Volume 2 Number 1
January 3, 2005










TEXT VERSION


The cataclysm from the tsunami disaster in Southeast Asia is still unfolding. The number of deaths is climbing and, frightfully, now mirrors the population of the city of Tallahassee. The suffering is incomprehensible.

What does this mean to us in Florida? Recovering from the impact of four hurricanes in one season, we know the financial and emotional devastation and the toll it takes. We also know how important it is to give help in this time of need.

Many of us are donating to charity to help with direct relief aid. Make sure that the organization to which you give is reputable and recognized as a legitimate aid group. Be sure to ask questions – a legitimate group will be glad to answer your inquiries. 

Florida can also be proud that Governor Jeb Bush is calling on his Florida disaster relief experience as one of a distinguished group representing the United States overseas and now visiting the hardest hit areas. 

Our thoughts and prayers go out to all involved in this tragedy. Through the partnership of governments, non-governmental organizations and individuals around the world,  we hope victims of the tsunami take comfort in knowing that help is on the way. 

My best,

Our masthead for January is a view of the County Courthouse located downtown in beautiful Madison County, Florida.


 

 

GALLAGHER TO MORTGAGE HOLDERS: KNOW YOUR BANK’S PROCEDURE FOR PROCESSING INSURANCE CLAIM CHECKS

To assist Floridians who recently received claims settlement checks or who are expecting payments from insurance companies, Florida’s Chief Financial Officer Tom Gallagher is advising storm victims with mortgages to be aware of bank procedures for receiving insurance funds to make repairs. 

“If you have a mortgage, you will need to work closely with your lender to complete the repairs process.”  Gallagher said.  “Your bank may choose to release funds only as repairs are complete but should also remain focused on assisting you in restoring your home as quickly as possible.”  CONTINUED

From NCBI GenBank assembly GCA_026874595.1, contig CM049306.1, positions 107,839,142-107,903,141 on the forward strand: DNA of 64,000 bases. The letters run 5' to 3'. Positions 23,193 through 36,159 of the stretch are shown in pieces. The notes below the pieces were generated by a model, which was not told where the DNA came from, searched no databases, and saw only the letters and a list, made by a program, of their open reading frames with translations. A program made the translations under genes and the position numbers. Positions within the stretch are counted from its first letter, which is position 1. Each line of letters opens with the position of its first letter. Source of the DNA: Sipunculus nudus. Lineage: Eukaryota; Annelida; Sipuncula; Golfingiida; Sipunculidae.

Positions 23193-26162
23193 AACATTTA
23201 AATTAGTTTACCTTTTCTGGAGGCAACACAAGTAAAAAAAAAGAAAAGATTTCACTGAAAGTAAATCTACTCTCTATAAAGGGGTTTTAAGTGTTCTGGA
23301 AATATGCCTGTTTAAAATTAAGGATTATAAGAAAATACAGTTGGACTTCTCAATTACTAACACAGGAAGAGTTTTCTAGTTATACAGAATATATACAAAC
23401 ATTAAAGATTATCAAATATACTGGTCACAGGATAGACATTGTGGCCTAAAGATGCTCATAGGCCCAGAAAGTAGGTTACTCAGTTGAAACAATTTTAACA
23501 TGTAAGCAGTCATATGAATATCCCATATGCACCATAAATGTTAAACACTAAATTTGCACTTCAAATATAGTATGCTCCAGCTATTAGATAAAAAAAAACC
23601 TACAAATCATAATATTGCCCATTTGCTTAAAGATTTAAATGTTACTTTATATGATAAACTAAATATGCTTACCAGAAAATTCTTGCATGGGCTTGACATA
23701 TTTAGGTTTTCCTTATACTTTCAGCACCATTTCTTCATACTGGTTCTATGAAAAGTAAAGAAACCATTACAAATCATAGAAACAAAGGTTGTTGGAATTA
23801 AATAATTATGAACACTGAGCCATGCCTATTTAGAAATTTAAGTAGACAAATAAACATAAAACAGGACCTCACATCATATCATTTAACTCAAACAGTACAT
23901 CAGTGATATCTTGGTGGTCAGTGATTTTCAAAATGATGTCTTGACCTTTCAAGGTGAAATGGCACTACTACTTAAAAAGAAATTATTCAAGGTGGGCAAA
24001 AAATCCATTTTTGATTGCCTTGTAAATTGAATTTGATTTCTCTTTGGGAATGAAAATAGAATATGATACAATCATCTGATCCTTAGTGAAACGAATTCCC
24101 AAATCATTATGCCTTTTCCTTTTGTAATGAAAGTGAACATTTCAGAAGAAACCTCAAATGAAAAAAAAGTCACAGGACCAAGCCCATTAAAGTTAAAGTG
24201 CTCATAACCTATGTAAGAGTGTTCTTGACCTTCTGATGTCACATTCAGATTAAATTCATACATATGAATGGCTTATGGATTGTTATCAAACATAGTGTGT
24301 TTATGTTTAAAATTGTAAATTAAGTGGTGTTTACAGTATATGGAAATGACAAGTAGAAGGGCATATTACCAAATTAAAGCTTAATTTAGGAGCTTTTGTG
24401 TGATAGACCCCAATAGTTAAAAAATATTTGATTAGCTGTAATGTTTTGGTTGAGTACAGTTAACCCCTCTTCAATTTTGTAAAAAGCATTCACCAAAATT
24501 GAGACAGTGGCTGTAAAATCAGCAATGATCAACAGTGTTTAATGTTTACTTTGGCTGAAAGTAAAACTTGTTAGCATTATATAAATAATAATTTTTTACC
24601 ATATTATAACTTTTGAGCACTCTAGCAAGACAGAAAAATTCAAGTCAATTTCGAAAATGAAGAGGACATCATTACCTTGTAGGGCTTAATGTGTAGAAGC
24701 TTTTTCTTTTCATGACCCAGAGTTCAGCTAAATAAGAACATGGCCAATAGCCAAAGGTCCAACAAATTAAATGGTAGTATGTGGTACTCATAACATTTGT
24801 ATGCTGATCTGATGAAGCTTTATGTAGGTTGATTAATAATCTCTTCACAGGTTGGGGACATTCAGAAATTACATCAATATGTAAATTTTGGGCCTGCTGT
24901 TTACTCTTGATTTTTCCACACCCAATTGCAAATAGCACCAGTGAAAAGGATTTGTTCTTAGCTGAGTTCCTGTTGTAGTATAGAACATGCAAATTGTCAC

START THE NEW YEAR RIGHT AND SAVE MORE

With the new year here, Florida’s Chief Financial Officer Tom Gallagher is urging Floridians to resolve to save more money.

“We all intend to save, but many of us just don’t follow through on our good intentions,” Gallagher said.  “I encourage Floridians to make 2005 the year that they resolve to thoroughly review their finances and find ways to save more money."

Gallagher offers the following tips:

Lower the cost of your outstanding liabilities. 
Review interest rates on all of your credit cards and loans.  Do research to see if you are paying a higher rate than the current average.  If you are, contact your creditors and negotiate a new rate.  If they won’t budge, consider moving your accounts.  This same rule applies to outstanding mortgage loans.  However, you must also consider fees connected with refinancing and calculate how long it will take to recoup the closing costs.  If you don’t know how to do the cost-benefit calculations, ask a loan officer to do the calculations for you.   CONTINUED


 

SENIORS, YOUNG ADULTS ARE FOCUS OF NEW FIRE SAFETY PROGRAMS CREATED BY STATE FIRE MARSHAL’S OFFICE

Each year, fire claims the lives of Florida’s elderly more than any other age group.  At the same time, statistics show increasing fire incidents on college campuses.

To combat these sobering trends, State Fire Marshal Tom Gallagher has launched new education programs targeting the state's seniors and college students.

“Fire prevention is one of the keys to independent living for Florida’s seniors, and for college students fire can pose a big risk as they take their first steps toward independent living” said Gallagher said. “The more information they have, the more our citizens can do to minimize their risk of being injured by fire.”  CONTINUED


 

 

 

TEENS: CASH IN ON YOUR MONEY SMARTS!

Having money smarts means knowing how to do things like stash your cash, watch your spending and shop for good deals.

It also means that teenagers know it is time to get going on submissions to our essay contest which is open to 14-18 year olds who want to win some money.  “Cash in on Your Money Smarts'' offers a top award of $750 for one student in each of five regions.

Friday, February 11, 2005, is the day that essays must be in to the Department of Financial Services to be eligible for up to $7,500 in cash prizes. The essay of at least 750 words, in English or Spanish, responds to the essay question “Why do you consider yourself money smart?”  Essays may be submitted electronically or by mail. 

"This is a chance for our teens to be rewarded for their knowledge of smart financial decisions,'' said Tom Gallagher, Florida's Chief Financial Officer.  CONTINUED